I don't think this should be translated into 'nightly', because in English the adverb 'nightly' has the very specific meaning of EVERY night. If you say "The dogs and cats play nightly" in English it's taken to mean the dogs and cats play every night. The Esperanto 'nokte' does not have this meaning, it means 'by night' or 'at night'.
Oddly, this dictionary has "nightly" translated as "nokta" and "by night" or "at night" as "nokte". http://www.gutenberg.org/files/16967/16967-h/16967-h.htm#letterN
This dictionary has the same for "nokte", but has "nokta" mean "nocturnal". http://esperanto-panorama.net/vortaro/eoen.htm
....and this dictionary says that "nokte" means "dum nokto". http://reta-vortaro.de/revo/
Also, "on Friday" does not mean "every Friday" which would be "on Fridays" but means instead "sometime during the 24 hour day of Friday".
To Philip Davis below:
I think "every night" would be "ĉiu nokto".
nokte is an adverb and I have never seen a plural adverb.
I am learning though, just like you and I await someone more knowledgeable.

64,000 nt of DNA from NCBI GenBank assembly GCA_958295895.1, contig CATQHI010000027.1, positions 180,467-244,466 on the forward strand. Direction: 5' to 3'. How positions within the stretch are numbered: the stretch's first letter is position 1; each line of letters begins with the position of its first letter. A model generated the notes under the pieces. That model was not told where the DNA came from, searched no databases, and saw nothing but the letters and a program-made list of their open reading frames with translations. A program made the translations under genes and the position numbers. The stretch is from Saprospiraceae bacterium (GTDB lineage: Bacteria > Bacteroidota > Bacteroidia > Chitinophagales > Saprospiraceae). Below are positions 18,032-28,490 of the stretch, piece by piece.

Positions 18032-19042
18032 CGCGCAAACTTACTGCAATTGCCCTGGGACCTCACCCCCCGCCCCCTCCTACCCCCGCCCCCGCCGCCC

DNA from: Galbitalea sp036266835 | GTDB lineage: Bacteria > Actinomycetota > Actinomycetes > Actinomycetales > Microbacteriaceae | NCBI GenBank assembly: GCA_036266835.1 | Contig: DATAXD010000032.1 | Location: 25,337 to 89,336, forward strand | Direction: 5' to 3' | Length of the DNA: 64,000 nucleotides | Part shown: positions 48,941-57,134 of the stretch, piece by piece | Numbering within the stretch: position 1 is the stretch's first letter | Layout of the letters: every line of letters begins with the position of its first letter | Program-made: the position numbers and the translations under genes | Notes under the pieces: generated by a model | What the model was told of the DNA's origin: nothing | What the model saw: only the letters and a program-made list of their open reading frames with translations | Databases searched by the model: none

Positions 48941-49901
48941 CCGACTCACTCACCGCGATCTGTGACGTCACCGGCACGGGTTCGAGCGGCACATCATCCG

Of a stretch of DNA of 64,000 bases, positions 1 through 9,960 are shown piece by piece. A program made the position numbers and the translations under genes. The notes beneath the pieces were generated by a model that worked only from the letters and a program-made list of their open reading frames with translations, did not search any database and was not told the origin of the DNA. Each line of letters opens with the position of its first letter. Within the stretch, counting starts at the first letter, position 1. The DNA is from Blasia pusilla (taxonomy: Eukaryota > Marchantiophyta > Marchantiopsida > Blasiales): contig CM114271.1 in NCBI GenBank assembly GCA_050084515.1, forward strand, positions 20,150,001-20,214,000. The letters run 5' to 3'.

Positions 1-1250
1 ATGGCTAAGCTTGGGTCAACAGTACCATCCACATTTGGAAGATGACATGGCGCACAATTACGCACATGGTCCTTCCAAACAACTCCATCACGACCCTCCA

"Every night", as an adverb, can be "ĉiunokte". By the way, "ĉiutage" means "every day". See some examples here: http://bertilow.com/pmeg/vortfarado/principoj/frazetvortigo.html#i-o8c
About Phillip_Davis' question: an adverb can never take the plural ending -j.
Does this mean "The dogs (these ones) and cats (these ones) play at night" or "The dogs (these ones) and cats (in general) play at night"?
In english it's reasonable to assume that the dogs and cats are grouped together, with both being referred to by 'the', but is that also the case in Esperanto?
"Ili ludas nokton" would mean that they play "night" (which would presumably be the name of a game), whereas "ili ludas nokte" uses "night" as an adverb, meaning they play at night.
Similarly "ili ludas rapido" means they're playing speed (a card game), and "ili ludas rapide" is "they're playing speedily (or quickly)". Of course speed is, as the name implies, a game played quickly: oni ludas rapido rapide.
Good question. What do we call them in English? The politically correct term keeps changing. Here are some options.
The last two - especially the last one are kind of a joke - but it might be fun to use these terms.
That would have to be "dormi estas malfacile", because in Esperanto you can't have two ordinary verbs together. In English, the same word "sleep" can be a noun and a verb, so it is possible to say "Sleep is difficult". However, suppose the verb was "write". Just as you would never say in English, "write is difficult", so in Esperanto you never say, "Skribas estas malfacile". It has to be "to write" in English and "skribi" in Esperanto. Actually in the first part of your post, you had the right idea - you didn't put "jes, mia kato tre sxatas ludas nokte", but "jes, mia kato tre sxatas ludi nokte".